Western drought raises fears of horrific fire season

Unusually warm March has states praying for rain

April 11, 2004|By David Kelly | David Kelly,LOS ANGELES TIMES

DENVER -- An ominous alignment of drought, high temperatures and millions of dead trees has sparked fears across the West that this year's fire season could be among the most devastating the region has ever seen.

Worried public safety officials are pinning their hopes on a very wet April to prevent a repeat of 2002, when enormous blazes ripped through Colorado, Arizona and Utah, destroying hundreds of homes and causing millions of dollars in damage. So far, though, little rain has fallen and much of the snow cover has melted.

And in California, which last year had its biggest fires in modern history, all the elements are in place for another horrific fire season. Last fall's wildfires in Southern California consumed 738,000 acres, destroyed more than 3,600 homes and structures, and took 26 lives.

Riverside, San Bernardino and San Diego counties are listed as severe fire dangers this year largely because of more than 1 million dead, dry trees spread over 400,000 acres. Last year's fires burned only 5 percent of those trees, officials said.

"We have a historically unprecedented infestation of Western bark beetles that have destroyed the trees," said Karen Terrill, spokeswoman for the California Department of Forestry and Fire Protection. "Last year we saw when the fire got into the [trees killed by insects], it became very aggressive."

While lifeless pines stand like unlit matches in Southern California, thousands of diseased oaks pose similar dangers in 12 counties around San Francisco. Sudden oak death syndrome has killed trees throughout the Bay Area, leaving them and the surrounding grasslands they inhabit ripe for ignition, Terrill said.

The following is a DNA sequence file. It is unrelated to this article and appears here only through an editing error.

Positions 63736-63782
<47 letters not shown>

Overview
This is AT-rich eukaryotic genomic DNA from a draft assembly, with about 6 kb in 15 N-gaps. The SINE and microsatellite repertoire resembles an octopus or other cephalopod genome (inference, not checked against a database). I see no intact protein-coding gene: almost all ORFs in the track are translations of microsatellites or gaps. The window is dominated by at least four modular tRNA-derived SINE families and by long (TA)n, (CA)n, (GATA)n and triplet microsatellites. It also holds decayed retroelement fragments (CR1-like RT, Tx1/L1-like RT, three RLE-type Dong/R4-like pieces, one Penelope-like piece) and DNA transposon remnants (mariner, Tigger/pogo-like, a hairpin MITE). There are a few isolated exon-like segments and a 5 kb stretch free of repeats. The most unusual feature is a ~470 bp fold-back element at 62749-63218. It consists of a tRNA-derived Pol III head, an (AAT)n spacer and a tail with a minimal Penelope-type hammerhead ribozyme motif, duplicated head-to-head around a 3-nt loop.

In Colorado, firefighters fear another summer of 2002, when the worst fires in its history tore through the state, culminating in the giant Hayman fire that consumed 137,000 acres and destroyed 132 homes and businesses.

Barring a last-minute blizzard or monsoon-like rains, it seems history could be on the verge of repeating itself.

Soaring temperatures, bone-dry conditions and some early wildfires have Colorado firefighters on statewide alert. Traditionally the snowiest month of the year, March was its driest in nearly a century. Meanwhile, the state has launched its most aggressive plan yet to thin forests and reduce fuel for fire -- aiming to eliminate 67,000 acres of vulnerable trees and brush.

Meetings among federal, state and local emergency officials are being held to coordinate emergency efforts. Air tankers are being positioned around the state to go into action wherever a fire develops.

"The Hayman fire changed all the assumptions about what a big fire could do," said Rick Cables, regional forester for the U.S. Forest Service who oversees Colorado, Wyoming, Nebraska, South Dakota and Kansas. "Prior to that, our biggest [Colorado] fire was 25,000 acres and before that 12,000 acres."

Already this year, a still-smoldering wildfire near Fort Collins, Colo., burned more than 9,000 acres. On Thursday, a man whose yard fire started the larger blaze was charged with fourth-degree arson.

Fire officials say an unusually warm March has led to rapid snow melt that has left many Western states with only about 60 percent to 70 percent of their usual snow pack. The danger zones include the Four Corners region, along with wide swaths of eastern Washington, northern Idaho, western Montana, eastern Oregon and northern Wyoming.

With the exception of heavy rains in New Mexico, there has been little precipitation throughout the West. In Arizona, temperatures reached 100 degrees in some places last month. The high heat and low humidity have triggered between 60 and 100 wildfires in Arizona.

The Los Angeles Times is a Tribune Publishing newspaper.

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